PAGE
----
12 January 2016

PresentersWall voting tool available to entire UU

A voting tool is a great way to make your lecture or presentation more interactive. It involves your audience and gives them a voice. One such voting tool is PresentersWall. Utrecht University recently bought a campus licence for PresentersWall, which means all of UU can use it. A voting tool lets you ask your entire audience questions that they can answer with their (own) devices. The answers submitted are collected in real time and can be displayed for the entire group if you wish. The PresentersWall voting tool has a large number of question types; both open and multiple choice.   Campus licence Because demand for the PresentersWall voting tool has grown over the past year and new teachers are applying to Educate-it for an account every day, the decision was made to acquire a campus licence for the 2015-16 academic year. That means that all teachers, employees and students at UU will have access to PresentersWall. Using a voting tool like PresentersWall makes sense when you want to: create more interaction with your students in a lecture get feedback from a group of students start a discussion based on the students' polled opinions quickly, easily and formatively test your students' knowledge   Interaction during lectures Voting tools can create more interaction between students and teachers in the often impersonal environment of large-group lectures. The answers students provide constitute useful feedback for the teacher. It gives teachers an idea of their students' progress, making engagement easier to achieve. Using a voting tool also gives each student a voice. Speaking up in a big lecture hall is daunting for many students, but a voting tool allows them to submit their opinions anonymously. This lets teachers play into the moods and interests of the entire group as they present their lecture. To start using PresentersWall, visit, select Universiteit Utrecht, log in with your SolisID credentials and provide permission to the secure SURFconextverbinding.   Teachers' experiences If you're curious about how other teachers have used PresentersWall in their classes, take a look at this video by teacher Bouke van Gorp at Geosciences. Or you could read about how this tool was used in a course mathematics for non-science student and at the Faculty of Veterinary Medicine. Are you interested in additional information about Presenterswall (the manual, for instance) or would you like to know about other ways to innovate your teaching practice? Why not check out the Blended Learning modules on the Educate-it site, submit your idea for an innovation project or email Educate-it?   Votingtools as PresentersWall are ideal for activating education. Votingtools are usually used anonymously. However, be aware that if you ask first name and surname in combination with other personal data (such as gender and age), which is to reduce the potential for individuals (see Data Protection Act).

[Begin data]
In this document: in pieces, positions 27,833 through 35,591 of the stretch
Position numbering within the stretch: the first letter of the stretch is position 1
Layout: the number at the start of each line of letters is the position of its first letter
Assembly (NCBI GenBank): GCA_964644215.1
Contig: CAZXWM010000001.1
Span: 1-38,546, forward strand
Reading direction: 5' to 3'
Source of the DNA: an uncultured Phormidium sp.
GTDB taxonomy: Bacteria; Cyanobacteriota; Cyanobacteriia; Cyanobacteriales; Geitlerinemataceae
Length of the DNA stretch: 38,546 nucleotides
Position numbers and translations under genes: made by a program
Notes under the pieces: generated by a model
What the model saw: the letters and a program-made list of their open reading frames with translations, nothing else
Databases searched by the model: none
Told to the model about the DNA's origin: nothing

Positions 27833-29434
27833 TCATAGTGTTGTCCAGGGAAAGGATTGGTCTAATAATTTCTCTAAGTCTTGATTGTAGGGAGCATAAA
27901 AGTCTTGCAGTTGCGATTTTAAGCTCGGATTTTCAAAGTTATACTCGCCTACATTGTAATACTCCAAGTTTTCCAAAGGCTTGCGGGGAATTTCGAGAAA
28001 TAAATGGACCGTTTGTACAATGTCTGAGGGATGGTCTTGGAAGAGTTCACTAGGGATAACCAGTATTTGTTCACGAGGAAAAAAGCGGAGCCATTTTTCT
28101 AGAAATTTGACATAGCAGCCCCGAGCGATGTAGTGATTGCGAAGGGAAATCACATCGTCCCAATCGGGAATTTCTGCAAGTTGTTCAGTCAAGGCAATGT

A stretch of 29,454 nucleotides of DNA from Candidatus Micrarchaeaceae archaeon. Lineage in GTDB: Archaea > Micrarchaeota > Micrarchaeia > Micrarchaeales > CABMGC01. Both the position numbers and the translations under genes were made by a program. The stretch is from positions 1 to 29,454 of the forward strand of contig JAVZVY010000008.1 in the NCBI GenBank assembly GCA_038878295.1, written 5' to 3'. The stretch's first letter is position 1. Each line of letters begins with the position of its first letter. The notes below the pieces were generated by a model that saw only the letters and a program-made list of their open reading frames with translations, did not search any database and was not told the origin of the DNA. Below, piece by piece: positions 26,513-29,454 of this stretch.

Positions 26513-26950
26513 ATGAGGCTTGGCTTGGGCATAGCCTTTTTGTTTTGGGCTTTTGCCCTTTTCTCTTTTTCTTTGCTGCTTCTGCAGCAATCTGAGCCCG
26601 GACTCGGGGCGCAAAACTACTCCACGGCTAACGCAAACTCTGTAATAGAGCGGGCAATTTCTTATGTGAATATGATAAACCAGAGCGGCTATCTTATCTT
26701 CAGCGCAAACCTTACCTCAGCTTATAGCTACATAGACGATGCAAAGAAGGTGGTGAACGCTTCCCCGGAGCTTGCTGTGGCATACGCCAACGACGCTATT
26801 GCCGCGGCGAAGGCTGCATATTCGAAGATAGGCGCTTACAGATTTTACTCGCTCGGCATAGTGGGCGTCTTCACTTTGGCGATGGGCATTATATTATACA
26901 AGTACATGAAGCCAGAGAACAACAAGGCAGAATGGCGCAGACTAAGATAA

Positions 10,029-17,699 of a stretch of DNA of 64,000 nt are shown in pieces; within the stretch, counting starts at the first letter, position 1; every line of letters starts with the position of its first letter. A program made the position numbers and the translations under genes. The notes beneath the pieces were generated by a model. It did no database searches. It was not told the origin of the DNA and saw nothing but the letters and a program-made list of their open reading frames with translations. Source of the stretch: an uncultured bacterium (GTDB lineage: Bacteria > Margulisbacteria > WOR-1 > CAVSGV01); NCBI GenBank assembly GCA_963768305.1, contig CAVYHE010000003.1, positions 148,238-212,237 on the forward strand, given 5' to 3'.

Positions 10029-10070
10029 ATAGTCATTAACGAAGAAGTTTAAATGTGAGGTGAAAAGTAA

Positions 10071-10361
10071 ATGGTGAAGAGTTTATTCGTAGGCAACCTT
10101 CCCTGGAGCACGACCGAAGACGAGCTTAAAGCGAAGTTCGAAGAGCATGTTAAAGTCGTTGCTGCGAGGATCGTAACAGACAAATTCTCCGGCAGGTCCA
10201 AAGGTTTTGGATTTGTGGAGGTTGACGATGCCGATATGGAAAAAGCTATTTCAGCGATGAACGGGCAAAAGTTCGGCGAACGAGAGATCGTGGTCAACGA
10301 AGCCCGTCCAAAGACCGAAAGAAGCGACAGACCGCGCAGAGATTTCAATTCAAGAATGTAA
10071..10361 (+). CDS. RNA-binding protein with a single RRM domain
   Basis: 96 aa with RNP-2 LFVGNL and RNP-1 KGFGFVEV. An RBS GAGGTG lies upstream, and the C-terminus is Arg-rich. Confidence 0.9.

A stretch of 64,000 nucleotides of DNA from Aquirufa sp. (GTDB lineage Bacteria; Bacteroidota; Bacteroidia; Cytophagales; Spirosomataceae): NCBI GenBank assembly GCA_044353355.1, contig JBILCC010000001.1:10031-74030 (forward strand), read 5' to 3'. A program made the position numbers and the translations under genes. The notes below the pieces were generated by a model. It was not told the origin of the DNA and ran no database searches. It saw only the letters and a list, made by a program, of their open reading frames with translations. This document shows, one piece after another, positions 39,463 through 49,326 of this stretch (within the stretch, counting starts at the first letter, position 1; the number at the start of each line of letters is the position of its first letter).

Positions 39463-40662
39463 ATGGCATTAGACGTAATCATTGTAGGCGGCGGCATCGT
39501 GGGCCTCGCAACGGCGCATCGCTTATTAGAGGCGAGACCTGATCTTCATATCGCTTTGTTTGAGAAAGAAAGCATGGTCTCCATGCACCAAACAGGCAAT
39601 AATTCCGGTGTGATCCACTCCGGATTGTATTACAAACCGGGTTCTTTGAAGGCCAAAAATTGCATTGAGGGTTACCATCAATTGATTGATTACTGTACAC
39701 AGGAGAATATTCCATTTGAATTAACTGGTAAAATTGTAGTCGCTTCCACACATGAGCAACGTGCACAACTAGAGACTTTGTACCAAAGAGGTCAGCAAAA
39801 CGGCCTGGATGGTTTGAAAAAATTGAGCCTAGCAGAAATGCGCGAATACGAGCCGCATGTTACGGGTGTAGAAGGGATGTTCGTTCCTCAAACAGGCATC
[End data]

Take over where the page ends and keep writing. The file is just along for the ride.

8 January 2016

Wouter Ernst: ‘That’s why I completely changed my course’